Youth to learn about police duties
The Millsboro Police Department will offer a Youth Academy from Monday, June 28, to Friday, July 2.
“The good news is, we are able to have it,” Calloway told the council, although only 15 students will be permitted due to coronavirus restrictions.
Calloway said the Youth Academy was planned after the successful Citizens’ Police Academy for adults that attracted more than 20 participants in the fall of 2019.
“This one will be geared toward kids who have an interest in law enforcement, but not just kids who want to be police officers. We are looking for civic-minded kids. We want to develop positive relationships between police officers and youth. What happens with kids is, there are fewer programs for them in those early years. This would be great for team-building exercises, everything from learning how to work together to completing certain exercises.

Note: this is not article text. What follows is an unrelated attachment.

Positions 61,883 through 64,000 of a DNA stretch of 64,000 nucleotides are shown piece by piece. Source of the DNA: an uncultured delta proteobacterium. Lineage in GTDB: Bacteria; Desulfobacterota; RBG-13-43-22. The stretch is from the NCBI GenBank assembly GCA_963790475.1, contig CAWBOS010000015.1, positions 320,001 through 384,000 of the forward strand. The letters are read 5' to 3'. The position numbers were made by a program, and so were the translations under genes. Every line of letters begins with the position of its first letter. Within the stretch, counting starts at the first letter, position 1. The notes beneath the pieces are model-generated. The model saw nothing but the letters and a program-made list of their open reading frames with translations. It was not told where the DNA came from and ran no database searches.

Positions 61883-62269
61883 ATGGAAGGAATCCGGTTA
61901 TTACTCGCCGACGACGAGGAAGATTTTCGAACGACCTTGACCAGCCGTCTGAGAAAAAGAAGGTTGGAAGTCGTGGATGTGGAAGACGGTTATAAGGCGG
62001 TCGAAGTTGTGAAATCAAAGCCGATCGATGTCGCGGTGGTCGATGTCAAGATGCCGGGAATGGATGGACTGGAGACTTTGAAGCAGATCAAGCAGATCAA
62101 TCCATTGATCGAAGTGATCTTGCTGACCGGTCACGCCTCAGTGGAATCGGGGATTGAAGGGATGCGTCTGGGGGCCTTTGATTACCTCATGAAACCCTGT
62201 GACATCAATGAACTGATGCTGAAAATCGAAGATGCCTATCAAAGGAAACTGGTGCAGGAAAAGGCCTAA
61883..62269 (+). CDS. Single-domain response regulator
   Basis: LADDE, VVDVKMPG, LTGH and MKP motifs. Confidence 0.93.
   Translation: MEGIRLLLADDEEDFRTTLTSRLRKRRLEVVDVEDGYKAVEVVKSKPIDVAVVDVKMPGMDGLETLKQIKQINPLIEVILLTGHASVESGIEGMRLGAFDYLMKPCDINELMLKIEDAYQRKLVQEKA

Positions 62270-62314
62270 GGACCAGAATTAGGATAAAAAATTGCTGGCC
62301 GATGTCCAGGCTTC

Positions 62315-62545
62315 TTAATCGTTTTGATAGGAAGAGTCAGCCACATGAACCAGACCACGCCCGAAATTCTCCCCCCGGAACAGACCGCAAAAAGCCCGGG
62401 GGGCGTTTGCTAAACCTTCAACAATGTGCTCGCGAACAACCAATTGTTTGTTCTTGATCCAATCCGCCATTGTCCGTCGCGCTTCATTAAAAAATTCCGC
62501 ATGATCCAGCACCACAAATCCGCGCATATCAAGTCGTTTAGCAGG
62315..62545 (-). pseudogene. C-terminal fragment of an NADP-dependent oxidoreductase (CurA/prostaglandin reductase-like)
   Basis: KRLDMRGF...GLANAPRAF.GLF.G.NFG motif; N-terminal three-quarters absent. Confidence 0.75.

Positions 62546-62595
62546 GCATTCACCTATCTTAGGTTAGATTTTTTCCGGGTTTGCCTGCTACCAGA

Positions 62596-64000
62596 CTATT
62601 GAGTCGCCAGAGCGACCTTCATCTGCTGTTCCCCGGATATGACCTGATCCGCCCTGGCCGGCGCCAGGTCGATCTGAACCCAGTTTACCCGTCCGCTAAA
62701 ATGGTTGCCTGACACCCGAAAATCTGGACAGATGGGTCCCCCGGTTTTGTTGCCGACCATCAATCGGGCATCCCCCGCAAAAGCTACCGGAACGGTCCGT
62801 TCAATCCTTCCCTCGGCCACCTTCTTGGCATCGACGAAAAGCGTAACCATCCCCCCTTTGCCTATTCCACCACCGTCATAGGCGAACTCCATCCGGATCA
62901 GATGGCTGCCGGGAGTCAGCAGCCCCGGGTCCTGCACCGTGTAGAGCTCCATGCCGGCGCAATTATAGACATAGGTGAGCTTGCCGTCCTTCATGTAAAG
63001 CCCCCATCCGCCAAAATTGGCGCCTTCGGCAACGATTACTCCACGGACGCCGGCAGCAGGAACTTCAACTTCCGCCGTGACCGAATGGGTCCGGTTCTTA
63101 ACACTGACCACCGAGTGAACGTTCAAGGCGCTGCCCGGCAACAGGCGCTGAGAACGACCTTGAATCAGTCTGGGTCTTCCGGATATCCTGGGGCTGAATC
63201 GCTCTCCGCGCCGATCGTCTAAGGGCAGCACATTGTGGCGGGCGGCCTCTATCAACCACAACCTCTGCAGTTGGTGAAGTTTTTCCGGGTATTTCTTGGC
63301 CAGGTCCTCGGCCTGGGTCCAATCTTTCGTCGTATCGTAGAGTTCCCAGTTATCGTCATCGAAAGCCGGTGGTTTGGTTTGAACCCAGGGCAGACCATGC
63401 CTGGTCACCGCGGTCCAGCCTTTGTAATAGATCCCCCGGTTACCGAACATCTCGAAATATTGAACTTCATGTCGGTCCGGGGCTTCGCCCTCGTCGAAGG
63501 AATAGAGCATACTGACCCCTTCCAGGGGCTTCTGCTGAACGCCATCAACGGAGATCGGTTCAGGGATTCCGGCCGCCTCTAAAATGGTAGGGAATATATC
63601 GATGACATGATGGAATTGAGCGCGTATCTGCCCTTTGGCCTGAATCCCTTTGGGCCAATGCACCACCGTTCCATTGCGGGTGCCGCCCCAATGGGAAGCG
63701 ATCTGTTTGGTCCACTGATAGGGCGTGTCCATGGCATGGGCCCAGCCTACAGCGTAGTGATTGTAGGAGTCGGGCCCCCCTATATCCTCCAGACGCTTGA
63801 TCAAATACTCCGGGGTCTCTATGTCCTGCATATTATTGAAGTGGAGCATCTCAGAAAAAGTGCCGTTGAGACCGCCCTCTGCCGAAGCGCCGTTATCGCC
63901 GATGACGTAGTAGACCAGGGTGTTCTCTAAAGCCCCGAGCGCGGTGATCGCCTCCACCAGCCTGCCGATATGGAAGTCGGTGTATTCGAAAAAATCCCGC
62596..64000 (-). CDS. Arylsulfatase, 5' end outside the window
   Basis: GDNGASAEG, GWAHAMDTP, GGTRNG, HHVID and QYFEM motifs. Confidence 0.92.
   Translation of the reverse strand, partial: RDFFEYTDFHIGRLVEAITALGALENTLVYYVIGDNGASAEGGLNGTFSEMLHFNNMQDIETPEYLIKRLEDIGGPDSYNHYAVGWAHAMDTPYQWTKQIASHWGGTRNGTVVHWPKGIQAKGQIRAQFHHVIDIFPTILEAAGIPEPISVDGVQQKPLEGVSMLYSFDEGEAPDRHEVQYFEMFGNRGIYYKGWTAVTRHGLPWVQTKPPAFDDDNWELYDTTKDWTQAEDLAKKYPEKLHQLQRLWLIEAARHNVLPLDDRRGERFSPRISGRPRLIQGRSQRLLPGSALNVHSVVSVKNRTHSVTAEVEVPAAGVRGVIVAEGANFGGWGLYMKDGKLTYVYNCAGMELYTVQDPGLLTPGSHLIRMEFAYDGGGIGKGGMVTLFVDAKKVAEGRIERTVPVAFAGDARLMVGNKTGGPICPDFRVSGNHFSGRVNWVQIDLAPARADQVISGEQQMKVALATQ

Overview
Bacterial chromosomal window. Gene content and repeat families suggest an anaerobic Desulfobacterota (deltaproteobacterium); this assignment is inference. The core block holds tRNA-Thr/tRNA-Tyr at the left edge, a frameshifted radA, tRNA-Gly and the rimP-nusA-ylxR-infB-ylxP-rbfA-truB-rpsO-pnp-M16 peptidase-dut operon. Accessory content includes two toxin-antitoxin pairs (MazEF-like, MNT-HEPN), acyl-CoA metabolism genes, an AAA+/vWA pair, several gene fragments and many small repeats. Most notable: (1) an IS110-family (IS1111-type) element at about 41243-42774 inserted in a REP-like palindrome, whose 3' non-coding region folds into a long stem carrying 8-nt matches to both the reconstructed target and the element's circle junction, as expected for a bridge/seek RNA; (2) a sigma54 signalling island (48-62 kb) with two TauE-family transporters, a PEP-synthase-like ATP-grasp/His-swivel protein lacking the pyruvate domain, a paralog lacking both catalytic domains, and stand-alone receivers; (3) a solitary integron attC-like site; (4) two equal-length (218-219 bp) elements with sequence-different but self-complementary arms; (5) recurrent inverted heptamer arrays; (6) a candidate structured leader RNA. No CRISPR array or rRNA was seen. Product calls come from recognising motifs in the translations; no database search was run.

“This will be the first time we have ever done anything like this in Millsboro. Another agency that has put on a junior police academy is Georgetown. It is in collaboration with their school resource officer program,” Calloway said.
Funding changes for police department
The Council approved Police Chief Brian Calloway’s request to change the allocation of $1,473 in grant money to buy gun lockers and a surveillance camera with hardware and mounts.
Council also approved using a $5,000 grant from the Sussex County Council to pay for equipment for three new police officers including tasers, handguns, gun belts and other items on a list of 21 each officer needs.